After the Island’s phenomenal success at last year’s Lorient Inter-Celtic Festival, which put the Isle of Man firmly on the map for hundreds of thousands of visitors to the event, Manx officials and entertainers will be mixing with their antipodean cousins at the start of this month.
It has been ten years since Australia was designated as the honoured country, but with substantial emigration from countries such as Scotland, Ireland and the Isle of Man, approximately half of its population can lay claim to Celtic roots.
Independent of Britain since 1901, Australia has become home to one of the largest Celtic Diasporas in the world, leading to a multi-cultural, cosmopolitan society, incorporating not only newcomers to its shores but the Aboriginal tribes.
The festival itself first appeared in 1971 under the title of the Festival des Cornemuses (Bagpipes Festival), offering a diverse programme of music and entertainment during a six day event, but in 1976 this was changed to the Lorient Inter-Celtic Festival (FIL). And although the various Celtic traditions and cultures still form the cornerstone of the event, organisers are also open to change, cross-fertilisation and evolution of the event; with an eye fixed resolutely on its future.
Manx performers this year will be the successful Mec Lir, dancers Ny Manninee (accompanied musically by Birlinn Jiarg) and local singer/songwriter Matt Creer, complemented by a Manx Pavilion offering a selection of items which will be organised by Peter Young.
They will be rubbing shoulders at this inter-cultural exchange with internationally known artists such as Joan Baez, The Corrs and the undisputed master of Celtic music Alan Stivell. A number of Australian entertainers will include singer, composer and guitarist Archie Roach, who is also recognised as a symbol of the fight against discrimination of the Aboriginal people.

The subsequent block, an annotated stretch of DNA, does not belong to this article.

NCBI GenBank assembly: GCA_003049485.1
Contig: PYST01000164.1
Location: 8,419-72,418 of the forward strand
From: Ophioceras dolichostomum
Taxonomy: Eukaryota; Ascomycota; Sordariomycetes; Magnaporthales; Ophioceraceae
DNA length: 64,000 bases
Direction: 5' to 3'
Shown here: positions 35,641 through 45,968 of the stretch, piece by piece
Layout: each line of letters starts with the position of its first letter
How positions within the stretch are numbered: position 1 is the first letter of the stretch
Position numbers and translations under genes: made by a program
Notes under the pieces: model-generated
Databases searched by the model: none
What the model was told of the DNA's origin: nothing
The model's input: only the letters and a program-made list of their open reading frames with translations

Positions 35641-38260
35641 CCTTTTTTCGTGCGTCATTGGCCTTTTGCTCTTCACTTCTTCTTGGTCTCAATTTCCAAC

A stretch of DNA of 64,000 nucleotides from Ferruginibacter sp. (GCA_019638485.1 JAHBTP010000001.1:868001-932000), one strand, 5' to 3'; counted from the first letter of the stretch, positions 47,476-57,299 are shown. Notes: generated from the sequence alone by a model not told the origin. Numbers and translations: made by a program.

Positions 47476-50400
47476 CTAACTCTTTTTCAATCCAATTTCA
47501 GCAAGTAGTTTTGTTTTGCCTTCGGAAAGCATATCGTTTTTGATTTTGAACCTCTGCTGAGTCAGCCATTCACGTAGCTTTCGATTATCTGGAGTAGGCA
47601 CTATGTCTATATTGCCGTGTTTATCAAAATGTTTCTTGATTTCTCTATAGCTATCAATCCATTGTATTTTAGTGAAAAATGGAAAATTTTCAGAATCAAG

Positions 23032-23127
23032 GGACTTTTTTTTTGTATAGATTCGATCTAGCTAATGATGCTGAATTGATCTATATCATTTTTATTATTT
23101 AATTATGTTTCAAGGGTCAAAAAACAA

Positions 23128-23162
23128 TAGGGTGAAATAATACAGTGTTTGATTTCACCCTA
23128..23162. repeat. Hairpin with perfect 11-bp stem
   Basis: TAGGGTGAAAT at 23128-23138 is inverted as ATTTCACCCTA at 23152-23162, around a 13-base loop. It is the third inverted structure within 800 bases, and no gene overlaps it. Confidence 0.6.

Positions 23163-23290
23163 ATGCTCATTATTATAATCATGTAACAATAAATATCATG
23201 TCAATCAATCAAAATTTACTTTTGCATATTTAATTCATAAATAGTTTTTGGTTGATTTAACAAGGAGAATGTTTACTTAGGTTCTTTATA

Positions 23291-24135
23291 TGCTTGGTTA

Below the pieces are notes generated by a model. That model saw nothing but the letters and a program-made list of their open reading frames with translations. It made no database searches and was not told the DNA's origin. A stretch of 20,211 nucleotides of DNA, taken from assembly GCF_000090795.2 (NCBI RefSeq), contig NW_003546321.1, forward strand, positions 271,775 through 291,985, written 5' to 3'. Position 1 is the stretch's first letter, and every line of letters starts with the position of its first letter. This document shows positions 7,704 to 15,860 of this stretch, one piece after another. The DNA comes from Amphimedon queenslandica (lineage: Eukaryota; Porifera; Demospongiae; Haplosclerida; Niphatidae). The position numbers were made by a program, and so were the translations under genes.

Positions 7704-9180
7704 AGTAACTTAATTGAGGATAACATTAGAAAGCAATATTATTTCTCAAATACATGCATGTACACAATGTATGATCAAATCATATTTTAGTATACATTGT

This year’s festival will follow a tried and tested format, allowing visitors the opportunity of sampling the diversity of a contemporary, Celtic scene, but will also celebrate three major events. The first celebration is in respect of the seventieth anniversary of the founding of Sonnerion, an organisation which has been working to uphold Breton music and encourage musical creativity. Additionally, organisers will pay homage to the centenary of the Easter Rising in Ireland with a concert entitled 1916:Visionaries and their Works. Closer to home, the festival will also celebrate the three hundred and fiftieth anniversary of the birth of Lorient, which grew around the East India Company and was named after one of the first ships to be built in the company’s shipyards – Le Soleil d’Orient.
Affectionately known as the ‘inter-Celtic capital’, the event attracts three quarters of a million visitors annually, has been recognised as France’s biggest festival and has recently been awarded the prize of Best French Urban Festival for the second consecutive year.
© August 2016
(Courtesy of Manx Tails)
(Photo of Manx group Mec Lir courtesy of Phil Kneen)